15. Rural and urban Ugandan primary school children's alternative ideas about animals

    Science.gov (United States)

    Otaala, Justine

    This study examined rural and urban Ugandan primary children's alternative ideas about animals through the use of qualitative research methods. Thirty-six children were selected from lower, middle, and upper primary grades in two primary schools (rural and urban). Data were collected using interview-about-instance technique. Children were shown 18 color photographs of instances and non-instances of familiar animals and asked to say if the photographed objects were animals or not. They were then asked to give reasons to justify their answers. The interviews were audiotaped and transcribed. The results indicate that children tended to apply the label "animal" to large mammals, usually found at home, on the farm, in the zoo, and in the wild. Humans were not categorized as animals, particularly by children in the lower grades. Although the children in upper grades correctly identified humans as animals, they used reasons that were irrelevant to animal attributes and improperly derived from the biological concept of evolution. Many attributes children used to categorize instances of animals were scientifically unacceptable and included superficial features, such as body outline, anatomical features (body parts), external features (visual cues), presence or absence and number of appendages. Movement and eating (nutrition) were the most popular attributes children used to identify instances of animals. The main differences in children's ideas emanated from the reasons used to identify animals. Older rural children drew upon their cultural and traditional practices more often than urban children. Anthropomorphic thinking was predominant among younger children in both settings, but diminished with progression in children's grade levels. Some of the implications of this study are: (1) teachers, teacher educators and curriculum developers should consider learners' ideas in planning and developing teaching materials and interventions. (2) Teachers should relate humans to other

  16. A comparative study on gender disparity in nutritional status in children under five years in rural and urban communities of Assam, India

    Directory of Open Access Journals (Sweden)

    Farha Yesmin

    2014-12-01

    Full Text Available Introduction: Under nutrition is a serious public health problem among children in the developing countries. Though the importance of girl child has been stressed time and again, yet a wide level of disparity still exists, whether implicit or explicit, in nutrition and child care both in the rural and urban areas.  Different underlying factors are responsible for this disparity. Rationale: Girls face discrimination from the moment she is born. The UNICEF intergenerational cycle of malnutrition stresses on the fact that the problem of malnutrition spans generation and is a vicious cycle. Though the importance of girl child has been stressed time and again, yet a wide level of disparity still exists. Therefore this study is conducted to document the gender disparity in nutritional status and compare rural and urban differences. Objective: 1.To compare the gender disparity in nutritional status in children aged 0-5 years in rural and urban areas.2.To assess the different socio-demographic factors influencing the gender disparity. Materials and Methods: A community based cross-sectional study was conducted in Kamrup Rural and Kamrup Urban using a pre-tested schedule from August 2013-July 2014.A total of 400 children were examined and their mother’s interviewed. Data was entered into MS-Excel spread sheets for analysis. The statistical analyses were done using SPSS version 16 software. Percentages and Chi square tests were used to analyze epidemiological variables. Results: The prevalence of underweight, stunting and wasting in rural area was 31%, 29%, 15.5% respectively whereas in urban it was 39.5%, 36% and 24.5% respectively. In rural area, male child were 32% underweight, 28% stunted and 19% wasted compared to female who were 30% underweight, 30% stunted and 12% wasted. In urban area 48% of female child were underweight, 39% stunted and 27% wasted compared to 31%, 33% and 22% in male child respectively. A significant higher proportion of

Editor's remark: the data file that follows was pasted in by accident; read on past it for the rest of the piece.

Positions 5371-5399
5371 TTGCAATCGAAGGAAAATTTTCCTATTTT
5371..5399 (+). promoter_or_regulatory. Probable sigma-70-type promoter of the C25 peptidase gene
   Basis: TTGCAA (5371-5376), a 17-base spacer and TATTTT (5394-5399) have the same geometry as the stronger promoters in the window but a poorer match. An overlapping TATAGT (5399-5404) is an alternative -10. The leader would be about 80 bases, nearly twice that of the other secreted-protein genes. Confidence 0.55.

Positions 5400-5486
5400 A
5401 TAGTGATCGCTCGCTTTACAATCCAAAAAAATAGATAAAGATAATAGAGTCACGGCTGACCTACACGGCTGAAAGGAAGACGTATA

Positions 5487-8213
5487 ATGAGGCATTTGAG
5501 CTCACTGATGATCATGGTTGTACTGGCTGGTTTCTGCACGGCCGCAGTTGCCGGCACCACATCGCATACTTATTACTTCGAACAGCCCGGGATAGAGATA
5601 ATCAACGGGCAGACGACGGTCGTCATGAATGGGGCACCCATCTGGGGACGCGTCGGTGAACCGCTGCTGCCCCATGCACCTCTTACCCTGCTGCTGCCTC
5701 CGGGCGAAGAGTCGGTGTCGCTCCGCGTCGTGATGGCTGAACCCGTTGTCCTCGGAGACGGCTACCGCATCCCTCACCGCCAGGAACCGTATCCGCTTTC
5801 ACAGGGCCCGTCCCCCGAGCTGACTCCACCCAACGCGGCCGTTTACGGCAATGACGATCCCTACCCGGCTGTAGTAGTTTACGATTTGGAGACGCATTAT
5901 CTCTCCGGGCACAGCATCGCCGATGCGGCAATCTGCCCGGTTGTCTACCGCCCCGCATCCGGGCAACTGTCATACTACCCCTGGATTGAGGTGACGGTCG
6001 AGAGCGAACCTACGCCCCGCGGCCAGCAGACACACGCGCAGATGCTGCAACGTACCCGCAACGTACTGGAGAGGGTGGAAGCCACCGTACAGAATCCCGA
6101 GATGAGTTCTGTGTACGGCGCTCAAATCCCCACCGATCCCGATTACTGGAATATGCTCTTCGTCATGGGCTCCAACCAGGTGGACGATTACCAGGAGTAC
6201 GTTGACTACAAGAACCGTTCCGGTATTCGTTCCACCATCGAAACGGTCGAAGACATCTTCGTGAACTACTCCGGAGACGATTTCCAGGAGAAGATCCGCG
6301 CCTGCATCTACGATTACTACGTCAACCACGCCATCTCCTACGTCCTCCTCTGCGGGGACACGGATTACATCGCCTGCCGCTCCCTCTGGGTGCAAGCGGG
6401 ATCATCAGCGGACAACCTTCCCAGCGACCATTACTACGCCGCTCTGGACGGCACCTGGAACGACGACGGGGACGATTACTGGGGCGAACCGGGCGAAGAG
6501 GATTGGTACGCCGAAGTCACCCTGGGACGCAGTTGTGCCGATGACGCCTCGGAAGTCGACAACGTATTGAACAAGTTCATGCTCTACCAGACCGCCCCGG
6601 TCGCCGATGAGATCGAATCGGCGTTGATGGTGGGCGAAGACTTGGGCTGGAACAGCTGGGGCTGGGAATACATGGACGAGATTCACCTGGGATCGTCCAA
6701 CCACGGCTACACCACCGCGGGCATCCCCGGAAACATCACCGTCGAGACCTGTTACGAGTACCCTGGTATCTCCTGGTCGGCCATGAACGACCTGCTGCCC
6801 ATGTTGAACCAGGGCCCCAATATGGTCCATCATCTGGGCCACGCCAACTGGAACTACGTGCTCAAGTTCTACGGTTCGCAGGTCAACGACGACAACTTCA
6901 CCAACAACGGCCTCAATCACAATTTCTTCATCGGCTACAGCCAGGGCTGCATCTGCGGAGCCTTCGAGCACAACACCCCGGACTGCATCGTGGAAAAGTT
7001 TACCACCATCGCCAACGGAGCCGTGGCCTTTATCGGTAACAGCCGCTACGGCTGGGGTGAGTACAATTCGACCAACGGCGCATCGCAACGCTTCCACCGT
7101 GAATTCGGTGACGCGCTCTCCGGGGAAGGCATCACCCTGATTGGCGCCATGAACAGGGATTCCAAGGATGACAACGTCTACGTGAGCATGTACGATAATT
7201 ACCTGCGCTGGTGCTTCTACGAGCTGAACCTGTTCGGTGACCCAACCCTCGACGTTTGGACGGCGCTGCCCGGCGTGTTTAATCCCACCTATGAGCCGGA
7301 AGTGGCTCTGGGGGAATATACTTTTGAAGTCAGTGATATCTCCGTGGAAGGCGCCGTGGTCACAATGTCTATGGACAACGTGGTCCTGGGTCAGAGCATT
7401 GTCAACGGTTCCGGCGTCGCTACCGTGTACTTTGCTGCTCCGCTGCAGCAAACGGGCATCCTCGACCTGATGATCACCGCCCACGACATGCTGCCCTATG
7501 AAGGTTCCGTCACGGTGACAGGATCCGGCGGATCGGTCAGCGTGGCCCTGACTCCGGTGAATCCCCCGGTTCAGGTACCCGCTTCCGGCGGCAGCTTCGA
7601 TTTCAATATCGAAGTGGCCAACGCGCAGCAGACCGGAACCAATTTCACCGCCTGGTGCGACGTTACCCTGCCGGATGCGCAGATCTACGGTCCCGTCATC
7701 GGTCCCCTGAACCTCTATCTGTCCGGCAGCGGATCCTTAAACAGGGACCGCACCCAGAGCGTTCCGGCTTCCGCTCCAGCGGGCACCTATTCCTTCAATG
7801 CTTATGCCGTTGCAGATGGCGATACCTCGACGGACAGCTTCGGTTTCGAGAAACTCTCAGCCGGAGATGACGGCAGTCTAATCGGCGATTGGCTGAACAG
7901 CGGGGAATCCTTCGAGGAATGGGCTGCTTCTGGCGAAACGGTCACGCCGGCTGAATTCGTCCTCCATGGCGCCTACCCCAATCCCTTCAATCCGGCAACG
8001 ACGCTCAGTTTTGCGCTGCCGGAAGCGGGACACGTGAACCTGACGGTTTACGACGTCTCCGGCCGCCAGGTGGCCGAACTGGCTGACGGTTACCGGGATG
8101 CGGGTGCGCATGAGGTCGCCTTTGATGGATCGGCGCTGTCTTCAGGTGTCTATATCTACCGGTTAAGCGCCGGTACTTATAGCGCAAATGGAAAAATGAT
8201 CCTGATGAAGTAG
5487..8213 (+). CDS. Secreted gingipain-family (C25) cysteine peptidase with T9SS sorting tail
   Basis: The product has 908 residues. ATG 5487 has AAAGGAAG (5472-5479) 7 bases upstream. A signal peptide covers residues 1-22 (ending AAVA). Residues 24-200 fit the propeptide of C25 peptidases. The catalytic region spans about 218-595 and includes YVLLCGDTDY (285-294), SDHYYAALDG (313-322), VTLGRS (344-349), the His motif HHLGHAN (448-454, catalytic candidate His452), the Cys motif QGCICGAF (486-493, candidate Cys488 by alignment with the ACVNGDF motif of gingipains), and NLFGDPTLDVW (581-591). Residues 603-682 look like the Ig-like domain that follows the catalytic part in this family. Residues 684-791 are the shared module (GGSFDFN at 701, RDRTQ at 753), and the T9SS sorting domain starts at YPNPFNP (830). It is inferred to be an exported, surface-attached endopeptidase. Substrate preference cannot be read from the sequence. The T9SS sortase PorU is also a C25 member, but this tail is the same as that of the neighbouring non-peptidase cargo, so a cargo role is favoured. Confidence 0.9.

17. A comparative study on gender disparity in nutritional status in children under five years in rural and urban communities of Assam, India

    Directory of Open Access Journals (Sweden)

    Farha Yesmin

    2014-12-01

    Full Text Available Introduction: Under nutrition is a serious public health problem among children in the developing countries. Though the importance of girl child has been stressed time and again, yet a wide level of disparity still exists, whether implicit or explicit, in nutrition and child care both in the rural and urban areas.  Different underlying factors are responsible for this disparity. Rationale: Girls face discrimination from the moment she is born. The UNICEF intergenerational cycle of malnutrition stresses on the fact that the problem of malnutrition spans generation and is a vicious cycle. Though the importance of girl child has been stressed time and again, yet a wide level of disparity still exists. Therefore this study is conducted to document the gender disparity in nutritional status and compare rural and urban differences. Objective: 1.To compare the gender disparity in nutritional status in children aged 0-5 years in rural and urban areas.2.To assess the different socio-demographic factors influencing the gender disparity. Materials and Methods: A community based cross-sectional study was conducted in Kamrup Rural and Kamrup Urban using a pre-tested schedule from August 2013-July 2014.A total of 400 children were examined and their mother’s interviewed. Data was entered into MS-Excel spread sheets for analysis. The statistical analyses were done using SPSS version 16 software. Percentages and Chi square tests were used to analyze epidemiological variables. Results: The prevalence of underweight, stunting and wasting in rural area was 31%, 29%, 15.5% respectively whereas in urban it was 39.5%, 36% and 24.5% respectively. In rural area, male child were 32% underweight, 28% stunted and 19% wasted compared to female who were 30% underweight, 30% stunted and 12% wasted. In urban area 48% of female child were underweight, 39% stunted and 27% wasted compared to 31%, 33% and 22% in male child respectively. A significant higher proportion of